So I feel really good about where we are and what we'll continue to do to be supportive on that front, and any time you get into a situation like this where there's a worldwide -- you've got worldwide impact, generally speaking, we feel really good about the story we can tell when everything is said and done. We're less vocal about what we've done up front, but I feel very good about what we're doing.

Q. Going back to the TV deal for a second, one of the elements of that was the TOUR taking on production responsibilities. Two questions about that. Why, and secondly, what that means for golf on television, sort of what it looks like going forward.
JAY MONAHAN: I think the simplest way for me to answer it is, a couple years ago, we were in business with NBC, The Golf Channel and with CBS. We had Discovery and you built a direct-to-consumer platform in every market ex-U.S. and now we're placing our rights as they come up market to market. We're producing a lot more content than we've ever produced internationally.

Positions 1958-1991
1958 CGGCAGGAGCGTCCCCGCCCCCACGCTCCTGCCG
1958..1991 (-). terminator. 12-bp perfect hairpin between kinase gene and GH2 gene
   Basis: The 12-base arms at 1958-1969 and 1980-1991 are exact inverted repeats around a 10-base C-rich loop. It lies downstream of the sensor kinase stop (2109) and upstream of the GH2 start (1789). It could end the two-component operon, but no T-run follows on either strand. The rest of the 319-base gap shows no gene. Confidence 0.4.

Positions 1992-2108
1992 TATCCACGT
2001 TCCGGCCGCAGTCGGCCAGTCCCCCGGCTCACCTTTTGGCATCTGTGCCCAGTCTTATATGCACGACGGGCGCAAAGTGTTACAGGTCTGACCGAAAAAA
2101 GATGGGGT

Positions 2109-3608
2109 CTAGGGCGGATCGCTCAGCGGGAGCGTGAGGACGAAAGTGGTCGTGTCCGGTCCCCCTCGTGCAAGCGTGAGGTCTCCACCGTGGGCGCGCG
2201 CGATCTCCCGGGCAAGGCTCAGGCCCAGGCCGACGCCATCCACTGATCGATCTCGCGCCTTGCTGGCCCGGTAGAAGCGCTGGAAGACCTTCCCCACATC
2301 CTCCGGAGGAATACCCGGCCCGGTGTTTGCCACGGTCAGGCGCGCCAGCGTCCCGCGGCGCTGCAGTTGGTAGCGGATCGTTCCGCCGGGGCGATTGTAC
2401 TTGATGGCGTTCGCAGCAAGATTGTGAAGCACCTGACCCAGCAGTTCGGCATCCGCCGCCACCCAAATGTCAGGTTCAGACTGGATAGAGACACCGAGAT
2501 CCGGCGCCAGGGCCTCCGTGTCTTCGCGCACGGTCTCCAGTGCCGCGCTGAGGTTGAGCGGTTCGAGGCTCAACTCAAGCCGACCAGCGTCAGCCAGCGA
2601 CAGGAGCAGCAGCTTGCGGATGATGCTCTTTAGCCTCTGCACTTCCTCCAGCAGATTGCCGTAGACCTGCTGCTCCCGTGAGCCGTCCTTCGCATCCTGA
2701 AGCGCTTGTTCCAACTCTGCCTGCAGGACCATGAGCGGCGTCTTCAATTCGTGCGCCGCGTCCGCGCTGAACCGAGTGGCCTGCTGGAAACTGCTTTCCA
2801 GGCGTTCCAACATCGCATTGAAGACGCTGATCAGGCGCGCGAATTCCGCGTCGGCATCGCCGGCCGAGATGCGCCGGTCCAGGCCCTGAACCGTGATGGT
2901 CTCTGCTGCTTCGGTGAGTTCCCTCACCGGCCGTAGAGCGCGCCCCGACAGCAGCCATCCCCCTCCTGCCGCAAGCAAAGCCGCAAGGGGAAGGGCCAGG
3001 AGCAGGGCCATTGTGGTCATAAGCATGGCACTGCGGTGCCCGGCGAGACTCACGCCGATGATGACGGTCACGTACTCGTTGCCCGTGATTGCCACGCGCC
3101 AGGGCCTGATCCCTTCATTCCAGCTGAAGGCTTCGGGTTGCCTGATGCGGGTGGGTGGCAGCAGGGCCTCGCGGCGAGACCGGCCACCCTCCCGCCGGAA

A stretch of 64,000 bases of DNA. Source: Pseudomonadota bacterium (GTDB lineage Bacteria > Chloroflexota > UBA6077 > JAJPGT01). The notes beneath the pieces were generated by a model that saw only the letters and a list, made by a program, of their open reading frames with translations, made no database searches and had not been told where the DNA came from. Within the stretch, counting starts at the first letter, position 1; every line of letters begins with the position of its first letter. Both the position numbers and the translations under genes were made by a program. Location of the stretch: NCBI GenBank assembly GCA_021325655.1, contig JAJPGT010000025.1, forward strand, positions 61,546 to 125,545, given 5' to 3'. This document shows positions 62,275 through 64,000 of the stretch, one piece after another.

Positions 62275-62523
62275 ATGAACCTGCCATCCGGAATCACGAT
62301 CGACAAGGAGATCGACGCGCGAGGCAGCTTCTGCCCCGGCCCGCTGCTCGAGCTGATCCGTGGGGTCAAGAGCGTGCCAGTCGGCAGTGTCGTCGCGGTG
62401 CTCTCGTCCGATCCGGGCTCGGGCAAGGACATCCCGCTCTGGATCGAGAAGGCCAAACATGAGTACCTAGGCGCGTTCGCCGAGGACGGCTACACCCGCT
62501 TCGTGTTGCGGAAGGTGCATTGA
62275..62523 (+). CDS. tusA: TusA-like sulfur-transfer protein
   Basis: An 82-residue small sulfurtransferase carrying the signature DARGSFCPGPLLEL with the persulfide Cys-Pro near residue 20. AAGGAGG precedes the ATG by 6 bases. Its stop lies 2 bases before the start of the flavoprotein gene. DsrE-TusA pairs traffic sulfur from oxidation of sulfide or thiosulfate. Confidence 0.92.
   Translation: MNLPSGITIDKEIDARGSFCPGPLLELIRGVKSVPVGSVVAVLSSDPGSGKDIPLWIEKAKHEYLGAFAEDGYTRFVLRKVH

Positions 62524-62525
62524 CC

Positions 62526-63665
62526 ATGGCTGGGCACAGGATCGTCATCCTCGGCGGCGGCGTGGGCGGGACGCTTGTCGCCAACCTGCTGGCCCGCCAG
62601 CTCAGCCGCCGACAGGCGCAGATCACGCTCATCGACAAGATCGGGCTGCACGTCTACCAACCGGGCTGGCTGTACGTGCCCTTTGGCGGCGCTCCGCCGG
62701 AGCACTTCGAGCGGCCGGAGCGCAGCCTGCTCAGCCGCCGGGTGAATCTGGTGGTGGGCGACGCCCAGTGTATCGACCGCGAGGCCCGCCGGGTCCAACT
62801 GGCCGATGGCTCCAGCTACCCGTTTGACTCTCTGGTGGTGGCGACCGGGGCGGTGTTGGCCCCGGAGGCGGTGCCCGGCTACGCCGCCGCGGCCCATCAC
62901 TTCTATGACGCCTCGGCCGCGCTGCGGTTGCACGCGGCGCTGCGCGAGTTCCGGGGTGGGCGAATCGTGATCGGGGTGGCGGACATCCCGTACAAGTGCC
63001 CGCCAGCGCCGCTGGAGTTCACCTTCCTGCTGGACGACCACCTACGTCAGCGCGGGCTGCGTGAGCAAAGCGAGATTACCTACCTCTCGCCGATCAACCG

You add the expanded partnerships with CBS, NBC, Golf Channel, you add ESPN+, and you add the fact that our fans are seeking more content, what we decided, and Rick Anderson and his team did a wonderful job of identifying this, and candidly our partners have been great in responding and adapting to it, is that we're going to need to produce more content, and we need to have a singular look at how we do that, given the commitments we have across a number of partners, including our own platforms.

So that's why we've done that. It gives us a greater ability to effect that and honor the commitments we have in this extraordinary period of time that we're in.

Q. One of the most recent major discussions has been on the bifurcation of the golf ball. It's been discussed for over 10 years by the USGA and the PGA. Now, this weekend we're going to have warm weather and we're going to have firm fairways, and your TV announcers are going to say the ball just went 340 yards. The USGA is going to come back and say, the ball is going too far. Do you have any thoughts on that?